EN2WA-Writing America

Module Provider: English Literature
Number of credits: 20 [10 ECTS credits]
Terms in which taught: Spring term module
Non-modular pre-requisites: English Part 1 or A-Level (A*, A or B)
Modules excluded:
Module version for: 2017/8

Module Convenor: Dr Sue Walsh

Email: s.a.b.walsh@reading.ac.uk

Summary module description:
The module is concerned with literary constructions of American identity in American literature, focusing on some of the ways in which imaginative writers have perceived and defined the New World in relation to the Old and helped to shape or contest the nation's sense of cultural distinctiveness. The module will examine both the diversity of American voices and the emergence of common preoccupations, including myths of the frontier, Manifest Destiny, personal and political liberty, and the the construction of race, gender and sexuality.

The module has three broad aims: to promote students’ knowledge and understanding of some of the central works of nineteenth-century American literature; to equip them to recognise some of the principal concerns that have informed the American imagination; and to provide a critical framework for analysing the role writers have played in the formation and interrogation of America’s national identity.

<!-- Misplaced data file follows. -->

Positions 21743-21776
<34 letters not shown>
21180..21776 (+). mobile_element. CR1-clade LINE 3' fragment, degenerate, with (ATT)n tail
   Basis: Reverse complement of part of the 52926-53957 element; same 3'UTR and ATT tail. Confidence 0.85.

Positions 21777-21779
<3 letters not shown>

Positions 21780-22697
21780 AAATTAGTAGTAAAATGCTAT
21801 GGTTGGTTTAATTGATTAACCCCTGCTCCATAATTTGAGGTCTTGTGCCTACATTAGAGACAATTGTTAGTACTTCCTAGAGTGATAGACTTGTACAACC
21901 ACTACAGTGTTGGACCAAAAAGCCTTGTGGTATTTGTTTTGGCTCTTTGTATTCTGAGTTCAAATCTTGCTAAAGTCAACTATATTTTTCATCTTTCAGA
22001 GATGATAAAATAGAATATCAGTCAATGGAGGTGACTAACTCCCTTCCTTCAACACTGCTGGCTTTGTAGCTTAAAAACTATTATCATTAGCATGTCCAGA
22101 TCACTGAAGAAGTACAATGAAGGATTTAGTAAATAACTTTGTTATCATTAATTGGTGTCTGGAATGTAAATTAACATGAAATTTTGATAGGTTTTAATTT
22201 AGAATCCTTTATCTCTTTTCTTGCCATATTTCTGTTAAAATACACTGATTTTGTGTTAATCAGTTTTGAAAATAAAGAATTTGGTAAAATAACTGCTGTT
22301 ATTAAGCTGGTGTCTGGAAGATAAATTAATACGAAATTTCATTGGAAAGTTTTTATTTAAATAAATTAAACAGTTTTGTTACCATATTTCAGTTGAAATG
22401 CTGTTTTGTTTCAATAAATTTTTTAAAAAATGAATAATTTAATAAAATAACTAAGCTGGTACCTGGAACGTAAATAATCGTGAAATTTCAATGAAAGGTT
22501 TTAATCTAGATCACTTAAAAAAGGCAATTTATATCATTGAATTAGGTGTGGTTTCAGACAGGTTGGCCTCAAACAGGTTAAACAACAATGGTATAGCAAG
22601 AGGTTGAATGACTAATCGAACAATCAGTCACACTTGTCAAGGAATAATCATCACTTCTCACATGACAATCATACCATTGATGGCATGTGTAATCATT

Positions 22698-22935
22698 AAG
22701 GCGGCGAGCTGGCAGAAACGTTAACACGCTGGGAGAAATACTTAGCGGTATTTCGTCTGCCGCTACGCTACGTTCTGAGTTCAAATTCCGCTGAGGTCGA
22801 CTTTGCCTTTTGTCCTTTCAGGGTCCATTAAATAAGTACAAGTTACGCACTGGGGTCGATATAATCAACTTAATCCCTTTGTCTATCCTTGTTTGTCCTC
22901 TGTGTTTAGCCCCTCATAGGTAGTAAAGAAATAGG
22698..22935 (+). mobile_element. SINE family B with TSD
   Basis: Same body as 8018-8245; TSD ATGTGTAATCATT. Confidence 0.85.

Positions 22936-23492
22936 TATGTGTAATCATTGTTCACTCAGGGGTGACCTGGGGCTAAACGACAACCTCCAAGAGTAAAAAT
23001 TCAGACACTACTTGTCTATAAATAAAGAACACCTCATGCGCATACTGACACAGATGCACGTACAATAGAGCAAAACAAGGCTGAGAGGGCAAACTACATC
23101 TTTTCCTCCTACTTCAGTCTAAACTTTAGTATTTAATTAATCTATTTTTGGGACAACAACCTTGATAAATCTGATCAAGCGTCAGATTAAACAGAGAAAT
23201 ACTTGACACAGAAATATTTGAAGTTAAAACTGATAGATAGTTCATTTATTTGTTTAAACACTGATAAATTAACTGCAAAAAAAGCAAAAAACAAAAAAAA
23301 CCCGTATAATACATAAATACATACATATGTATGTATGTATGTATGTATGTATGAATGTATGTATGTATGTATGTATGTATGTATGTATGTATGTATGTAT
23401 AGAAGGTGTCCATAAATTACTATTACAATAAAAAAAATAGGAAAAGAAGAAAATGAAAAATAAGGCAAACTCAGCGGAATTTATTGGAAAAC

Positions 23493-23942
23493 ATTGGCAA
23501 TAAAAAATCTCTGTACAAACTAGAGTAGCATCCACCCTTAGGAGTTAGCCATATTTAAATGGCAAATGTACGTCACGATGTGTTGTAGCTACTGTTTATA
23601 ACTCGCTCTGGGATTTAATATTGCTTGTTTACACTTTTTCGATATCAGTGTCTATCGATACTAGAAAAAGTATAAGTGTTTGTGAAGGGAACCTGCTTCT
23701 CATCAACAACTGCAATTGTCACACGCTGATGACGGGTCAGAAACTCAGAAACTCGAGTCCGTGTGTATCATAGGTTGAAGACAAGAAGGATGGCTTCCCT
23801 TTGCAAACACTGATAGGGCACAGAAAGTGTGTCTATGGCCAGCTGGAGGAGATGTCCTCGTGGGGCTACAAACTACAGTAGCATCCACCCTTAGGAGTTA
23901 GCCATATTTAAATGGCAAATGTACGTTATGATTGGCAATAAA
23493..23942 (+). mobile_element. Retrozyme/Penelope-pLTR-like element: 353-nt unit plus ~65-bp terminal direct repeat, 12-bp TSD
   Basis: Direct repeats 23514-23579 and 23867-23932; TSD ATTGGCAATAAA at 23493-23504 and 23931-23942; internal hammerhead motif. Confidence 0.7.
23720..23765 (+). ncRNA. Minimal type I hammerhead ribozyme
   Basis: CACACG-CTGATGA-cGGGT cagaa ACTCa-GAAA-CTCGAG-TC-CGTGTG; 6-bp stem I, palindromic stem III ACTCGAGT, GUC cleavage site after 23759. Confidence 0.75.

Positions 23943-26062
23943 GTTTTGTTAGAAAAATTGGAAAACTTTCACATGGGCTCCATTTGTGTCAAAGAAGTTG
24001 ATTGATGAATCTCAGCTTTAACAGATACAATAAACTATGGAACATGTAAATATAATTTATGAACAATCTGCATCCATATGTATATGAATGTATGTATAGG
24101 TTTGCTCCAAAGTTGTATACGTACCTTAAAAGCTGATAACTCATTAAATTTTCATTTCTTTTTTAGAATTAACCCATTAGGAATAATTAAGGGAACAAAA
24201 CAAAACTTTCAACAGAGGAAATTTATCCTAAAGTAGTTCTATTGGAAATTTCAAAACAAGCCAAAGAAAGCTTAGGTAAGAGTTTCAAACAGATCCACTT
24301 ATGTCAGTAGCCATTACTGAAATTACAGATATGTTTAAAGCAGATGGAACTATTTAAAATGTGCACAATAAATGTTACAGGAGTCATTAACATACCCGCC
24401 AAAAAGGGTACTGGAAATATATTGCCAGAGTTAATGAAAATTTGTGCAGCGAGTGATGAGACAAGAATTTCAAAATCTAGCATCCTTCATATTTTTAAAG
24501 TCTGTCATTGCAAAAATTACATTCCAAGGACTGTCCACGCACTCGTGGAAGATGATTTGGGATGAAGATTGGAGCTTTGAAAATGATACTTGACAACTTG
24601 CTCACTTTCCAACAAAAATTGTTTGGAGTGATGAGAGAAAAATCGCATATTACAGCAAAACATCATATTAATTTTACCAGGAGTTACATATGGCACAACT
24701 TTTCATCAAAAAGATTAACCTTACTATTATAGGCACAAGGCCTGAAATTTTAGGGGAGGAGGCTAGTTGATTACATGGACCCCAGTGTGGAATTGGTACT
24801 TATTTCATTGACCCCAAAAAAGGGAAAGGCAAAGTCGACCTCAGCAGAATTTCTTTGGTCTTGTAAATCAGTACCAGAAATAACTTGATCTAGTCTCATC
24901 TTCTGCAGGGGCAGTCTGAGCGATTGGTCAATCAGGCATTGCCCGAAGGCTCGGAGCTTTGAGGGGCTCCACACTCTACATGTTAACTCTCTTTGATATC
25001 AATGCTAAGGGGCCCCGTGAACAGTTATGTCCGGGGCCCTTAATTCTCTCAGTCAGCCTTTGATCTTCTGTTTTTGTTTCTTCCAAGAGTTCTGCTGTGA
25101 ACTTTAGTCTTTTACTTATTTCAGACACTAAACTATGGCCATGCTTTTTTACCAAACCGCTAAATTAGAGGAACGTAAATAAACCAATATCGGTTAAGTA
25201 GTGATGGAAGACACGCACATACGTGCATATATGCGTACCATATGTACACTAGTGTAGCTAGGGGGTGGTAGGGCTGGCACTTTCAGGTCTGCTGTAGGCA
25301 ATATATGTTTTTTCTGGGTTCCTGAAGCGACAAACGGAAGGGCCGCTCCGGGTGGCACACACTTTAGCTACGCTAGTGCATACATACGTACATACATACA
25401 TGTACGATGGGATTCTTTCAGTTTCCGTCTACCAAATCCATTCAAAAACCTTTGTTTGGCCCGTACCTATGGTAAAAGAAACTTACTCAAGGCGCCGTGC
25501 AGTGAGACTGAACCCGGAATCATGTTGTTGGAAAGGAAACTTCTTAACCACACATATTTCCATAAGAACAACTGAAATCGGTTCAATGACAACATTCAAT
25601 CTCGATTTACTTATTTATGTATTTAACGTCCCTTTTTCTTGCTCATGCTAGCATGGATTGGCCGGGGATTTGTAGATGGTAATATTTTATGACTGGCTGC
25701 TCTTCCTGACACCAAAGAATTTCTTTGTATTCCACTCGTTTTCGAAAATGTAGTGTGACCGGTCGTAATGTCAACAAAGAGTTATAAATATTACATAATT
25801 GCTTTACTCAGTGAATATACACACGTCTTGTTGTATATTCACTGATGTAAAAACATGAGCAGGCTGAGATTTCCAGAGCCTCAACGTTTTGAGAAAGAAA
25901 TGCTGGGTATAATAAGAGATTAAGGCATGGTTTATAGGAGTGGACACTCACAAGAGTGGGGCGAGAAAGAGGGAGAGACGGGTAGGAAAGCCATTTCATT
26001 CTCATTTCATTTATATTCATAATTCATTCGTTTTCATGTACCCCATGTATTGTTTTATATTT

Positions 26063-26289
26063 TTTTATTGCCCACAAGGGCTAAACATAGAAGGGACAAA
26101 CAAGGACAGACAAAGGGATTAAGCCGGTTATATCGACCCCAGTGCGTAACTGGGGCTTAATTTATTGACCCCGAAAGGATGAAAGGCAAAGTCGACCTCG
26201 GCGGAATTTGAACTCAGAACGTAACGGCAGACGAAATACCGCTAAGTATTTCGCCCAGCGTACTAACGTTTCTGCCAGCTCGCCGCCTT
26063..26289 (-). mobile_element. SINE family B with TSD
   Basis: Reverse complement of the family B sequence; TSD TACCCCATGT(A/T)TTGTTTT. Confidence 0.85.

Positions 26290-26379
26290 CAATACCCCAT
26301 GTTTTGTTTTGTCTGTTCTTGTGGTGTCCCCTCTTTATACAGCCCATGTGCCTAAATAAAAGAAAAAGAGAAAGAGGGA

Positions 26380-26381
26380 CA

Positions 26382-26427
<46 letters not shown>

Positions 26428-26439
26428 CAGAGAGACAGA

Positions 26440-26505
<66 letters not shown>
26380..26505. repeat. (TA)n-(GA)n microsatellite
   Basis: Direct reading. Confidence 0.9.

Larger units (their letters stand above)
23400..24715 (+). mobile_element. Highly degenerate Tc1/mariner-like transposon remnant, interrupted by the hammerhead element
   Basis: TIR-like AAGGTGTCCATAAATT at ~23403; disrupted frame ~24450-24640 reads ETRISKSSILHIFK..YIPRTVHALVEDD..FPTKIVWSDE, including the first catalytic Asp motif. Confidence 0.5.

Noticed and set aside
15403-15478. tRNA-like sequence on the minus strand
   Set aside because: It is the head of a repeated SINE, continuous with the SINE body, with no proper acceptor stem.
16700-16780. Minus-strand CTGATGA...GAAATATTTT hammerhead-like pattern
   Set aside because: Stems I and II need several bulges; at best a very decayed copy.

Assessable learning outcomes:
By the end of the module it is expected that students will be able to:
•identify and analyse distinctive literary characteristics of the selected texts
•recognise and discuss recurrent issues in America’s shifting self-representation
•conceptualize some of the ways in which nineteenth-century American
literature articulates or responds to cultural tensions of its era
•engage critically with the ideas presented in lectures, seminars, and/or
secondary materials
•organize and articulate a coherent written argument in coursework essay
and under timed examination conditions.

Additional outcomes:
Oral and written communication skills will be developed, together with critical, interpretative and analytical abilities. Students will also enhance their IT competence through the use of relevant web resources in a critically informed manner. The module will also enable students to develop a critical sense of the role cultural productions play in the formation of national, cultural and self-identities.

Outline content:
Since the module is concerned with literary constructions of American identity and requires an examination of both the diversity of American voices and a sense of the emergence of common preoccupations, the set texts for study will include Frederick Douglass's Narrative of the Life of Frederick Douglass, Nathaniel Hawthorne's The Scarlet Letter, Herman Melville's Moby Dick, Walt Whitman's Leaves of Grass, Mark Twain's Huckleberry Finn, and Emily Dickinson's Collected Poems. Seminar leaders may supplement these texts with other materials in order to expand on common themes or introduce alternative perspectives.

Brief description of teaching and learning methods: